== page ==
By Roger E. Meiners
This ebook pulls again the wrappings that cloak U.S. agriculture and explains how and why politics has affected the conventional stewardship position performed through agriculture.
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Additional info for Agricultural Policy and the Environment
Each of these institutions has advantages and disadvantages for agricultural producers and for society as a whole. In this chapter we survey some of the examples of private and public institutions used to resolve some of the commons problems in agriculture. Much as Bruce Yandle and Sean Blacklocke conclude in their chapter about the current issue of Concentrated Animal Feeding Operations (CAFOs), we conclude that a range of creative collective private solutions to commons problems was derailed more than a century ago, forcing agricultural decision makers into the more restrictive world of individual private or public solutions.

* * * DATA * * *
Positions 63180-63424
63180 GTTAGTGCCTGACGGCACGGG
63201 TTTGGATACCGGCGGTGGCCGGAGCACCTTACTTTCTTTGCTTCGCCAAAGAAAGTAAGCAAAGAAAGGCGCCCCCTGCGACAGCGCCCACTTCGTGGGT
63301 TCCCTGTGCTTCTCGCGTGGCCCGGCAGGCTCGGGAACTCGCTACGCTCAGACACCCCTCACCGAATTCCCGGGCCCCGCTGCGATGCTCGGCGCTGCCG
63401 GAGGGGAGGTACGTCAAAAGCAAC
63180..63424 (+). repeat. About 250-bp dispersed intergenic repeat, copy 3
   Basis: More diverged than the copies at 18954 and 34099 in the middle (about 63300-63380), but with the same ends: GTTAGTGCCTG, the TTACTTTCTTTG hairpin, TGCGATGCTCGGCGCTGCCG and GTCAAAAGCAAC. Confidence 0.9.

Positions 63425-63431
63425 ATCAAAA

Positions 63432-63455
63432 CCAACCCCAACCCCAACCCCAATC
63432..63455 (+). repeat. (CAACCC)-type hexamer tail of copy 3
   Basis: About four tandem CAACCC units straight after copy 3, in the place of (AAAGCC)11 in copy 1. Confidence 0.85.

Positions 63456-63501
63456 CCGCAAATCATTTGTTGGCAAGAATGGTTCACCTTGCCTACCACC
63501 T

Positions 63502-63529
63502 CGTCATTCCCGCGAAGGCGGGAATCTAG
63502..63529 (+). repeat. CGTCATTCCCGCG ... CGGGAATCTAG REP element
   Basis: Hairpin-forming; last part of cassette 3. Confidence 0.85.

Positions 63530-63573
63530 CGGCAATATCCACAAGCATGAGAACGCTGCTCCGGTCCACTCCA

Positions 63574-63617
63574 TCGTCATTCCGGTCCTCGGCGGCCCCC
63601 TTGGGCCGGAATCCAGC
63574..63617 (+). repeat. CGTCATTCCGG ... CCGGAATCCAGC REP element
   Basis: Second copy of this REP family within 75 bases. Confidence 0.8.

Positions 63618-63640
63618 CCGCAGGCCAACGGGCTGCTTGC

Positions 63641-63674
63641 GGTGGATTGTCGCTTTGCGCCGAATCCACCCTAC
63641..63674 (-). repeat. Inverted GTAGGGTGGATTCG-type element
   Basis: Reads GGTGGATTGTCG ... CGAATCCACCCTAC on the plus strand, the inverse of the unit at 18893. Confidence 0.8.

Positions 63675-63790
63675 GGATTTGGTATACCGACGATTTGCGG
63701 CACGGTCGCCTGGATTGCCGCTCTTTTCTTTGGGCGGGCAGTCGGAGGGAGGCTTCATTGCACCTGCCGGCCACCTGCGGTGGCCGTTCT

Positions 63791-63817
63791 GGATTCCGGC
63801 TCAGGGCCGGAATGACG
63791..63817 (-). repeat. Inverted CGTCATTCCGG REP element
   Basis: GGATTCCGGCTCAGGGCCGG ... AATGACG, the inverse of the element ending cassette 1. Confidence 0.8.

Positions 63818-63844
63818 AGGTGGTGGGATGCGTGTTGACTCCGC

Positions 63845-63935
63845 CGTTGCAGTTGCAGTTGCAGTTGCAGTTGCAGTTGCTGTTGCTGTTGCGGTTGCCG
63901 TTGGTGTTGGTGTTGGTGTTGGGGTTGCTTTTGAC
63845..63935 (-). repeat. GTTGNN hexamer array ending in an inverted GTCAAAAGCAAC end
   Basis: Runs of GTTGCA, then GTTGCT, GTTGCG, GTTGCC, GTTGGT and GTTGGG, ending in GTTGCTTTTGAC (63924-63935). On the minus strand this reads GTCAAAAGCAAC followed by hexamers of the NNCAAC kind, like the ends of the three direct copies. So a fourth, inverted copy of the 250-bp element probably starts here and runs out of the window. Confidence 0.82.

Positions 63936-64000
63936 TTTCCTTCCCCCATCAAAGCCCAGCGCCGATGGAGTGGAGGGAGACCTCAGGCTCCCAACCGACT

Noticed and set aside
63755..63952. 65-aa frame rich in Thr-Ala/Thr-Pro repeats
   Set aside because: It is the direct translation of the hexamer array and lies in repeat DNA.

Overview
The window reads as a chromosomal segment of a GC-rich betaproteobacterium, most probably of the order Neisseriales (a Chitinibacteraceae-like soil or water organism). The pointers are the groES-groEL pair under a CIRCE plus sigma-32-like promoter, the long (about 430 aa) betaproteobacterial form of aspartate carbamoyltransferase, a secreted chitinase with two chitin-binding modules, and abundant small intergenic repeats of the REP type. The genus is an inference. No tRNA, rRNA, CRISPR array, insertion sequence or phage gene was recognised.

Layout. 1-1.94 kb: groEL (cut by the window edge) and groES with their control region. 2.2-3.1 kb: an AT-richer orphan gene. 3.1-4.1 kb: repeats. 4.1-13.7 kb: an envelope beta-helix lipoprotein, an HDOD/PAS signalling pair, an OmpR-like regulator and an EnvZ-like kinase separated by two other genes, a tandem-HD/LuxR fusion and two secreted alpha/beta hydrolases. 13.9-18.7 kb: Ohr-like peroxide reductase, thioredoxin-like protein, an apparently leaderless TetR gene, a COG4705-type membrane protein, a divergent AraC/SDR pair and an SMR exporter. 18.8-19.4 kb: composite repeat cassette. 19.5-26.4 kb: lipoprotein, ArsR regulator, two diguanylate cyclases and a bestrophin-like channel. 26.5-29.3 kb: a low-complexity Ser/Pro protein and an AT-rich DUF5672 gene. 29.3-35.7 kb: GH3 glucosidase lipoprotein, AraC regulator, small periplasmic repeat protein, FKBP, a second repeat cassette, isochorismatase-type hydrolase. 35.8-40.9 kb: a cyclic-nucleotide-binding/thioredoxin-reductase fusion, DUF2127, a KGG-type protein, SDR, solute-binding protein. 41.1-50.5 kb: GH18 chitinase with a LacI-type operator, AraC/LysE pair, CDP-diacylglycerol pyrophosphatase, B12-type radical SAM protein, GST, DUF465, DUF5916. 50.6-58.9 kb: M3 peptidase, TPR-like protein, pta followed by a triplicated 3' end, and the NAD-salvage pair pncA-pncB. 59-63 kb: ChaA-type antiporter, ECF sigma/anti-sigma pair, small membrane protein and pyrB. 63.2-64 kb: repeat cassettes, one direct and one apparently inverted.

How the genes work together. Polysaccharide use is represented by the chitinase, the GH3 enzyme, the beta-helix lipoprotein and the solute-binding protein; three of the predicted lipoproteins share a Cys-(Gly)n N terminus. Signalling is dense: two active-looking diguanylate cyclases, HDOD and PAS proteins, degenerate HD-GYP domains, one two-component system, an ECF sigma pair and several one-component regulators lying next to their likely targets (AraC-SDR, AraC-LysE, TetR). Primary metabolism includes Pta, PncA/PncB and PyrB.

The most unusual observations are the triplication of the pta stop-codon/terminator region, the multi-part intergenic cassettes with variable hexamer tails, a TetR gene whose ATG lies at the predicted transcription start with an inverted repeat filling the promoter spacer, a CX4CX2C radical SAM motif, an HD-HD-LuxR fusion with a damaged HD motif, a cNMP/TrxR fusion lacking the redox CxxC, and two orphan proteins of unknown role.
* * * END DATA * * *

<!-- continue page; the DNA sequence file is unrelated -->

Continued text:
There are so many wheat farmers and so many wheat buyers that no one buyer or seller can affect wheat prices. The atomistic nature of the industry eliminates problems that are alleged to arise from small numbers, such as oligopoly, and is evidence of how well markets work with strong property rights in place. The prevalence of subsidy schemes and federal market orders in many agricultural markets means that the prices that emerge are not free market prices. Numerous public choice issues arise involving rent seeking Chupter 2 22 (McChesney 1997).
Private, individual action requires the ability to exclude at least enough others from the land to allow the actor to capture the benefits of the investment in solving the problem. Barbed wire enabled ranchers to exclude others; Texas law enabled ranchers there to acquire sufficient property rights to be able to solve the commons problems with fence. Cattlemen on the northern plains were not so fortunate, as public land holdings and parcel size restrictions in the homestead laws blocked private ownership of large, contiguous tracts (Morriss 2001, 573-75).